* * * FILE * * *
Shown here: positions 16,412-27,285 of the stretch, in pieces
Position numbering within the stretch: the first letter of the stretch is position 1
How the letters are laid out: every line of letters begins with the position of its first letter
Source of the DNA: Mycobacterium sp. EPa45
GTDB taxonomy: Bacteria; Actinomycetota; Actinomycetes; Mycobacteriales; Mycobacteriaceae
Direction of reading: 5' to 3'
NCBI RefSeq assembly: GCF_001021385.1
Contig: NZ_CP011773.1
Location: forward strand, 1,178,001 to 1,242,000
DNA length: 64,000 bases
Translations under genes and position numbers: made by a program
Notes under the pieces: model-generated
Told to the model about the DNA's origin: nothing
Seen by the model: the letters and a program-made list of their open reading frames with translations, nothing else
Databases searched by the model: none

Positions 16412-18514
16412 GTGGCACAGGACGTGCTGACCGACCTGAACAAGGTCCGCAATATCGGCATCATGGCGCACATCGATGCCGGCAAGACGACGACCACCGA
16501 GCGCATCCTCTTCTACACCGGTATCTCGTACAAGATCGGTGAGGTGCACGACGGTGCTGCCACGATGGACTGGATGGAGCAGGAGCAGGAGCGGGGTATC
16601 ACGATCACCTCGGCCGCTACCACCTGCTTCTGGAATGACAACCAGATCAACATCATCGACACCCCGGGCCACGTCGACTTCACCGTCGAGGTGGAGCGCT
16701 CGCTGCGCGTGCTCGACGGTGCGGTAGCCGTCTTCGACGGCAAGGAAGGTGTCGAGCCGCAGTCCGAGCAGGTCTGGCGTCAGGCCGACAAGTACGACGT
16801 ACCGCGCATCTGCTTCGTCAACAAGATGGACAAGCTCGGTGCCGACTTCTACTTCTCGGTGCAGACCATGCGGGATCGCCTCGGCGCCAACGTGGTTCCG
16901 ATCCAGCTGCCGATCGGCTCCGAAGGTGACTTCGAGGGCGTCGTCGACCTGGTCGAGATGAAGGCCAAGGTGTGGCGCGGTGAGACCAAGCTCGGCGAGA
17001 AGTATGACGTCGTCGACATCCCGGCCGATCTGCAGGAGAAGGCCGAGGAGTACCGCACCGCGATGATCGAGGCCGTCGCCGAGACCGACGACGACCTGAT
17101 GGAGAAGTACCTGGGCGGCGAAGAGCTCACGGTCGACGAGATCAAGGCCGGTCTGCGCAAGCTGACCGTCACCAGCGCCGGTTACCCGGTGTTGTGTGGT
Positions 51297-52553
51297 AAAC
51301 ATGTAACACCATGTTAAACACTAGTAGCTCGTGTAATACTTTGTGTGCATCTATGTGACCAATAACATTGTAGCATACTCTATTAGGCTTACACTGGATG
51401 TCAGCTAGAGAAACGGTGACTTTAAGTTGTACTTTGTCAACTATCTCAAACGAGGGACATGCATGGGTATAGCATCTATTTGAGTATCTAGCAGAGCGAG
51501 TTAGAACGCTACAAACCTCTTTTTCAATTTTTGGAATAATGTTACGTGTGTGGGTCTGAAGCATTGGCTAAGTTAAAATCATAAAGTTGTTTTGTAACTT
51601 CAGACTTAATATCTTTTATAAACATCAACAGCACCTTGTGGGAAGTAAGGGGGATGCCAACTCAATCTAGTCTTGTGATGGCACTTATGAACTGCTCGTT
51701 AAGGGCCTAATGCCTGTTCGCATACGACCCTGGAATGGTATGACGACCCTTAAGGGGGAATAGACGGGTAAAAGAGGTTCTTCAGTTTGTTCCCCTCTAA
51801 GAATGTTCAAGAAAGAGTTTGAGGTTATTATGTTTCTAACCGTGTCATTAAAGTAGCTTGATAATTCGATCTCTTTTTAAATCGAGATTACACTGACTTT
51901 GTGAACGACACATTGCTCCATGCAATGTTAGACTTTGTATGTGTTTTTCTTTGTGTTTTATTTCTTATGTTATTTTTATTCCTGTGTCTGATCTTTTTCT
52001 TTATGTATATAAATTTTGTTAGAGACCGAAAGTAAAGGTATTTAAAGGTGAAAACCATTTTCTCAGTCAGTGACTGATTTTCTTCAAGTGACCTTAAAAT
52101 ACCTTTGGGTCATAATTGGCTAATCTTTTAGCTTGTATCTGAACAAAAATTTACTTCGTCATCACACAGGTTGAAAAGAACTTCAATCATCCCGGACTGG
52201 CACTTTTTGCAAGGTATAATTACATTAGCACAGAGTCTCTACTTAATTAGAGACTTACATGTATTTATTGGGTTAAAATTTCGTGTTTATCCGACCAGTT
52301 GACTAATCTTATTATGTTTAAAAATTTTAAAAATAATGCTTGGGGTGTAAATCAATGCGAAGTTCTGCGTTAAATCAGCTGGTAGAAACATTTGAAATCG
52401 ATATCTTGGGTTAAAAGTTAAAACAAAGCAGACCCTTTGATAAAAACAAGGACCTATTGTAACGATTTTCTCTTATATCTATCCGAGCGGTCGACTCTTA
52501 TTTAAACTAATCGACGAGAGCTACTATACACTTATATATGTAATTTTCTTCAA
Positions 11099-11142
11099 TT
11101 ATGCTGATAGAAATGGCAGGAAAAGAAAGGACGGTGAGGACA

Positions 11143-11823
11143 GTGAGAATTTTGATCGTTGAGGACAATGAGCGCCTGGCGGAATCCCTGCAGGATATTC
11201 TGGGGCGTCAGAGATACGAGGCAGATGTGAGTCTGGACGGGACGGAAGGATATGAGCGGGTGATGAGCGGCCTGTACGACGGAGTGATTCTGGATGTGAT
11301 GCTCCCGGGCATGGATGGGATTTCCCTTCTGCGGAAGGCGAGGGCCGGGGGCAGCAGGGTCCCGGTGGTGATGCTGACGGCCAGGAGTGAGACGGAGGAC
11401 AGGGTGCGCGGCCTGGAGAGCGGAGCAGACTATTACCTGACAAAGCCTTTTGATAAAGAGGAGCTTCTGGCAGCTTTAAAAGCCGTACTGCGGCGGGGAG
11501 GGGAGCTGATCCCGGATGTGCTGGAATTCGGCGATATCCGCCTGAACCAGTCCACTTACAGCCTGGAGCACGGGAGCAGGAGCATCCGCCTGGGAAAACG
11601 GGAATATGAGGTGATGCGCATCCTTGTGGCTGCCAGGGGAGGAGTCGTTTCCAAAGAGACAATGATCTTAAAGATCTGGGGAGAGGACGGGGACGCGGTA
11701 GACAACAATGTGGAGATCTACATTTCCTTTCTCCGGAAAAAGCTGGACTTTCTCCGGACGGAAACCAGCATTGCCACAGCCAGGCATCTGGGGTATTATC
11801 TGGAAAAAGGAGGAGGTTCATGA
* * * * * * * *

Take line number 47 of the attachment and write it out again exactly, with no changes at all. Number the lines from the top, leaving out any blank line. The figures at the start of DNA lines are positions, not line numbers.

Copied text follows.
11401 AGGGTGCGCGGCCTGGAGAGCGGAGCAGACTATTACCTGACAAAGCCTTTTGATAAAGAGGAGCTTCTGGCAGCTTTAAAAGCCGTACTGCGGCGGGGAG